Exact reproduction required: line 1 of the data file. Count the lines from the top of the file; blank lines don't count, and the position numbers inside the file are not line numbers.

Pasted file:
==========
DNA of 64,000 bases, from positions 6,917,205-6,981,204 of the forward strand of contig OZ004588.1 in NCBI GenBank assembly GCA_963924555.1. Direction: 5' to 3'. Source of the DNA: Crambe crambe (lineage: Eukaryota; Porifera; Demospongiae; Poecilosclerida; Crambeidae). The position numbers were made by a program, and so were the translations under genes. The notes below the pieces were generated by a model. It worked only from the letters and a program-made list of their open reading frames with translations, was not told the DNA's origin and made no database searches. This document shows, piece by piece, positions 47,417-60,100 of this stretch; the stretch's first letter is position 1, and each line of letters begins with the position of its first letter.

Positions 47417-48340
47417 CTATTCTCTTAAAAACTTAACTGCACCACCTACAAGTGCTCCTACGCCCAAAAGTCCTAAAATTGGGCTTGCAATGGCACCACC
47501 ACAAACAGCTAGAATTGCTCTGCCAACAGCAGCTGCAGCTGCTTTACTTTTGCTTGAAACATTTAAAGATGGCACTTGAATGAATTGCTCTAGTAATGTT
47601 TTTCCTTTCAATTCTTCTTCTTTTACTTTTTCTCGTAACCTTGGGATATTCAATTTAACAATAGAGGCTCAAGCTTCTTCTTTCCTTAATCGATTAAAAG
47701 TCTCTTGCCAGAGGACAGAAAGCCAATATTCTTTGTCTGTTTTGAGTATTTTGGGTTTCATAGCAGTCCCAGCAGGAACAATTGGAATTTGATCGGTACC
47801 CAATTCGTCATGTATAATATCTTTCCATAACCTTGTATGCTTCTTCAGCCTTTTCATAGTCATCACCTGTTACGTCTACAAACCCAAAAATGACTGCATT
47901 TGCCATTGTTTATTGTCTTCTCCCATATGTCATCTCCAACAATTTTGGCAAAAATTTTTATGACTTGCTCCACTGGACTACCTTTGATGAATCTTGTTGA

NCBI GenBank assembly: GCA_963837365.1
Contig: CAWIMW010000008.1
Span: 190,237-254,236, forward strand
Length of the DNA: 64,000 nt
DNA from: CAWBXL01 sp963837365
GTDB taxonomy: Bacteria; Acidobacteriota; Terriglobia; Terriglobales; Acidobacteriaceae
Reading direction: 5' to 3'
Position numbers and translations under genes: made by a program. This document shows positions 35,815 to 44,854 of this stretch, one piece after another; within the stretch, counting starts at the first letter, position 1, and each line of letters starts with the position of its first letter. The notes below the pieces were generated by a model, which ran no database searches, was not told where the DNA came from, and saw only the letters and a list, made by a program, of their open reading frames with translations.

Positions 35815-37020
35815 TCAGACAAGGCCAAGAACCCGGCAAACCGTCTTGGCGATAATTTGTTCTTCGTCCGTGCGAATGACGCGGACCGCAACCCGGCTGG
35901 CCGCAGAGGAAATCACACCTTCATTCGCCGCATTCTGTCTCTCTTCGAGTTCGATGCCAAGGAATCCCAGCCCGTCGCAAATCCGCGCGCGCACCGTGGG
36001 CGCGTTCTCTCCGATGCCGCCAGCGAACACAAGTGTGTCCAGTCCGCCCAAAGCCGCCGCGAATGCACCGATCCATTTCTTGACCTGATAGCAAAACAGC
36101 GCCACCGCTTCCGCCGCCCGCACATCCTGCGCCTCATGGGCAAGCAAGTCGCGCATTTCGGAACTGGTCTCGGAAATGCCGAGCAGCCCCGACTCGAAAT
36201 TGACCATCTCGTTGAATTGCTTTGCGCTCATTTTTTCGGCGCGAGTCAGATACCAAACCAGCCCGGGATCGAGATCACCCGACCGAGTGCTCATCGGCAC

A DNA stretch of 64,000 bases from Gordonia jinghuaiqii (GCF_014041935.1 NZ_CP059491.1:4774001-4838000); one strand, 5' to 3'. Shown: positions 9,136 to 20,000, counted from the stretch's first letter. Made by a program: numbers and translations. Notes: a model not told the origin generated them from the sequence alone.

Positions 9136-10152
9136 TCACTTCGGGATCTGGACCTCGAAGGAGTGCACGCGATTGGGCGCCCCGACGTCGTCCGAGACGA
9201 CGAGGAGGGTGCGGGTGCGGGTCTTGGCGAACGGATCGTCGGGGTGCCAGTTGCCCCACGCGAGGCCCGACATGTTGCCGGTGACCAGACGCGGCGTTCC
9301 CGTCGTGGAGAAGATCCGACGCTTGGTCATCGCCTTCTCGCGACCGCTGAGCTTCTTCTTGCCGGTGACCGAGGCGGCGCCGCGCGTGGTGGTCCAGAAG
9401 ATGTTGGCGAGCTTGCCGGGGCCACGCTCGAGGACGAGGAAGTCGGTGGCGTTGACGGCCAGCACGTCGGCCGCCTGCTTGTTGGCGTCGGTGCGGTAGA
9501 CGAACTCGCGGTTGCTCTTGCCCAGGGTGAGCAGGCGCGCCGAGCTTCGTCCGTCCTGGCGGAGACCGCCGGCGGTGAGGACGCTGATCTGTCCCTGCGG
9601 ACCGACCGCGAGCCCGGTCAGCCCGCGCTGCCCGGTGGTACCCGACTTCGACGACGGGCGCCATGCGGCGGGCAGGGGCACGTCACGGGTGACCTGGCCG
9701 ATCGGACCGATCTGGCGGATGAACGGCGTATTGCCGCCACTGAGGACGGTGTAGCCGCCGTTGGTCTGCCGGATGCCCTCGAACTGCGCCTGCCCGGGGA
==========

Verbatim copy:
DNA of 64,000 bases, from positions 6,917,205-6,981,204 of the forward strand of contig OZ004588.1 in NCBI GenBank assembly GCA_963924555.1. Direction: 5' to 3'. Source of the DNA: Crambe crambe (lineage: Eukaryota; Porifera; Demospongiae; Poecilosclerida; Crambeidae). The position numbers were made by a program, and so were the translations under genes. The notes below the pieces were generated by a model. It worked only from the letters and a program-made list of their open reading frames with translations, was not told the DNA's origin and made no database searches. This document shows, piece by piece, positions 47,417-60,100 of this stretch; the stretch's first letter is position 1, and each line of letters begins with the position of its first letter.